“The price of non-Russian oil on world markets is chasing 100 dollars per barrel. The price at which European countries buy oil, according to the decision of the EC, has a ceiling of 60 dollars per barrel. When the raw material costs 40% more, how much will gasoline and diesel cost, after processing $100 worth of oil? Elementary. The price of BGN 2.60 per liter of gasoline/diesel will become about BGN 4. In neighboring countries, the price is the same,” commented expert Yavor Kuyumdzhiev.
He highlighted other influencing factors, such as increasing the cost of transport due to volume.
“Add to that the delay of ships waiting in queues to pass through the Bosphorus and the picture comes together,” the guest added.
Kuyumdzhiev told Bulgaria ON AIR whether our refinery can operate with non-Russian oil.
“I hope there will be people left who know what they are doing. There is an idea to appoint a special manager of the company. The management of such an installation is extremely complex. A team of people is required to ensure at least a rhythmicity of deliveries. It is a difficult balance of resources and people. There are risks,” explained the energy expert.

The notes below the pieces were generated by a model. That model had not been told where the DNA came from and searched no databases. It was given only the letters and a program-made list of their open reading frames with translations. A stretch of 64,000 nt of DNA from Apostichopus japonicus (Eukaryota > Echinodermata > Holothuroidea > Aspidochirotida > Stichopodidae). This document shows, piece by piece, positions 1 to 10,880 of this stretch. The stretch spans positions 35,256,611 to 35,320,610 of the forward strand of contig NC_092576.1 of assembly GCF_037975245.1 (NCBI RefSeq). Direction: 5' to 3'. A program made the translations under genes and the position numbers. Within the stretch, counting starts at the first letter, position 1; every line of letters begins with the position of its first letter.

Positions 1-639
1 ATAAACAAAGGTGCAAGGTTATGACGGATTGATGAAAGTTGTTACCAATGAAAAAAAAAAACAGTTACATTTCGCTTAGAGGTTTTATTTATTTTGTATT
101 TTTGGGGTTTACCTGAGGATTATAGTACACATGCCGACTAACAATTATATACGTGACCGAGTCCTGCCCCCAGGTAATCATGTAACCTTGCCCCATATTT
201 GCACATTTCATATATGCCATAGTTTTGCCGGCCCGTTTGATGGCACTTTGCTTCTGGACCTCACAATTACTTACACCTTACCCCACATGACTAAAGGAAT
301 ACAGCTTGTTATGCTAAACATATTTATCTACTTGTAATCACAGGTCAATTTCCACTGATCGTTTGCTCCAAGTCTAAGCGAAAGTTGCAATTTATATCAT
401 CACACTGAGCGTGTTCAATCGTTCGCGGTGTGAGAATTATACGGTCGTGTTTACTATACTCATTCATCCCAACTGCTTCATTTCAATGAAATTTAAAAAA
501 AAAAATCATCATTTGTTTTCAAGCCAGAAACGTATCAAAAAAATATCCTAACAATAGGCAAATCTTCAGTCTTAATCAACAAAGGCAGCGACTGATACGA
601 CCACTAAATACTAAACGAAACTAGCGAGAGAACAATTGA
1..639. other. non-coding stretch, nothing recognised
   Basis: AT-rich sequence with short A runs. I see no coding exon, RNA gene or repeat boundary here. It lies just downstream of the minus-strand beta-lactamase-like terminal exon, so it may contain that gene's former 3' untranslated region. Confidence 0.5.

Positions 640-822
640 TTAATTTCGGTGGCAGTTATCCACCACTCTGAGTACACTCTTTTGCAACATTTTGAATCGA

According to him, in one month, the management of the refinery must terminate contracts for the supply of Russian oil.
“There will be fuel. For a long time, other refineries in the surrounding area, as far as Austria, have been lurking and waiting for our refinery to collapse in order to take its market share. It makes a huge difference whether you make your own fuel or import it. Our country has no reserves, with which to influence the market”, emphasized Kuyumdzhiev.
According to the expert, today’s price of electricity on the free market, on which the EPPs must start buying electricity from January 1, is BGN 218 per megawatt hour, or nearly 22 cents per kilowatt hour.
“The regulated price at which the ERPs must sell to us is 14 cents per kilowatt hour. Today, the difference is 8 cents. Who will compensate these 8 cents to the ERPs?” asked the guest.
Kuyumdzhiev also commented on the problem of liberalization. “The problem is that incomes are low. When your average salary is BGN 2,000, it makes a huge difference whether you pay BGN 50 or BGN 100. Bulgaria currently has the third lowest cost of living in the entire EU. Developed markets will lead to normalization of the situation, but the lack of perspective makes it difficult for citizens. We are part of the common European structure,” explained Yavor Kuyumdzhiev.